A few years ago, over a summer break, my family and I went back home to Omaha, Ne to attend a family reunion. We drove out to the middle of nowhere, to my relatives’ cabin along the Platte River. After 2 ½ looong hours of convincing my kids all the fun they’d have “in the country”, we were finally there. We drove down the narrow gravel road and across a rickety old bridge and soon came upon the property. It was a tiny red cabin sitting along the river’s inlet. There was a fire pit, a sand pit, an outhouse (gasp!) and, on the far side of the property, was a shed. As my kids got out of the car, they appeared a little leery. “How long do we have to stay here? What are we supposed to do?” As cousins, nieces, and nephews approached, I nudged my kids towards the others and wearily told them to “go have fun.”
It was a relaxing day of grilling, canoeing, laughing, and catching up with one another. The kids were busy fishing, swimming, and rafting and would occasionally check in with the adults. At one point I realized I hadn’t seen my kids for a while. Not wanting to cause a panic, I quietly asked my cousin if she had seen them. She casually mentioned that they might be in the shed. I quickly made my way to the shed and opened the door. I immediately spotted my son, with other children, surrounded by …stuff! Buckets, broken guitars, boxes, chains, tubes all seemed to envelop the boys and girls. I stood there, mouth open, hoping whatever they just broke could be fixed. “What are you doing?” I asked, trying not shriek. “Just building”, my son replied. “It’s ok. His uncle said we could.” I questioned said uncle and he confirmed it. “Yeah”, he replied, “I let my kids go in and just fiddle with things. Most of those things I would probably throw away anyway.”
On the way back to civilization, my kids excitedly shared their experiences of “just building”. They built a castle for frogs, created instruments for a rock band, made an airplane complete with a cockpit and made up their own board game. As they continued to relive their day, I heard one declare “Who knew we could spend all day having fun just building?!”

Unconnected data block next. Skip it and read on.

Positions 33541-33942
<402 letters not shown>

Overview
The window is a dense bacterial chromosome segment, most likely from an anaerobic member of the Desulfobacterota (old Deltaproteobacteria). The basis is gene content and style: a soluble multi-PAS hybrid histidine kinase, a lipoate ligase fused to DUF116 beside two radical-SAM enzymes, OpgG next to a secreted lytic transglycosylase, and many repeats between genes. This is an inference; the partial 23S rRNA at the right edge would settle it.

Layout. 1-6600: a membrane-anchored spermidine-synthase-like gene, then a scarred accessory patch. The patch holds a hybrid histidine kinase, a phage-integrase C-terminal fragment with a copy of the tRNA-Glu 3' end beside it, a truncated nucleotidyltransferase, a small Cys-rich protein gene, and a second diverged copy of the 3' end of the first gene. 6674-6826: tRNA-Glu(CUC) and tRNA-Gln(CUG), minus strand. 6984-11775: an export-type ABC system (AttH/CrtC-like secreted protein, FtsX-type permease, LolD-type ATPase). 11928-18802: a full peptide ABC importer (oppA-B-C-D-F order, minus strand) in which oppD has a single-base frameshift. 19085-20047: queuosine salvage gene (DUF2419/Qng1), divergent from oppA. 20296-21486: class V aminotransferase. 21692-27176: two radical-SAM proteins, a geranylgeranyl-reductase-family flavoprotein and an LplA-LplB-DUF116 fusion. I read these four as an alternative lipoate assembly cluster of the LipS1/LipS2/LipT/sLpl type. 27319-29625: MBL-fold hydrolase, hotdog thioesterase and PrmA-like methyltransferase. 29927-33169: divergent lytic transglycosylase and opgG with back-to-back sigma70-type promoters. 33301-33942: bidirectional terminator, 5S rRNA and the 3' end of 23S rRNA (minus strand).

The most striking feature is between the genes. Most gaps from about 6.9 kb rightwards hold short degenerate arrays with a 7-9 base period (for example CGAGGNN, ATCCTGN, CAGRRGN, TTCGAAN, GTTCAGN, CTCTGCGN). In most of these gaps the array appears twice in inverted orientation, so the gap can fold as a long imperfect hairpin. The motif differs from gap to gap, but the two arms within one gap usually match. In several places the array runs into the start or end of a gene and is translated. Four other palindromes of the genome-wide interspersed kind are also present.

But it was so much more than that. These children had an extraordinary opportunity to use a “pile of junk”, recyclables, and other loose parts to spark their creativity, ignite their imagination, and create all they could think of. They weren’t “just building”, they were tinkering.
The children we serve are preparing for jobs that currently don’t exist, for a future we can’t yet imagine. According to the World’s Economic Forum’s of Future Jobs Report, “complex problem-solving, critical thinking and creativity are the three most important skills a child will need to thrive.” Children are natural makers and are driven by curiosity. They are naturally compelled to take things apart and revamp them into other things. Jean Piaget’s developmental theory states that children need “to actively participate and engage in the environment and materials around them in order to best support learning.” Loose parts and tinkering support innovative and creative thinking as children move and manipulate pieces without directions. Loose parts and tinkering offer children open-ended exploration, opportunities to investigate on their own, and perhaps even a different way of thinking to better understand. There is no right or wrong. Children are allowed to do and re-do. They learn that failure is not to be feared.
Loose parts develop fine motor skills, hand-eye coordination, and build creative confidence through the exploration of new and different materials. Constructing with tape, tubes, straws or plastic bottles, children learn how to solve problems, make decisions, and come to understand how to put things together. They provide opportunities for teamwork, coordination skills, as well as learning the art of compromise.
Sir Ken Robinson states that “creativity is now as important as literacy.” Today’s business leaders point to creativity as the top leadership quality for the future. The children we serve will need to envision and execute solutions to complicated problems in their lifetimes. Our job as teachers is to foster environments that are places of wonder, where children can explore, imagine, create and feel free to challenge themselves. Just like my children in the shed, we need to let them “just build”.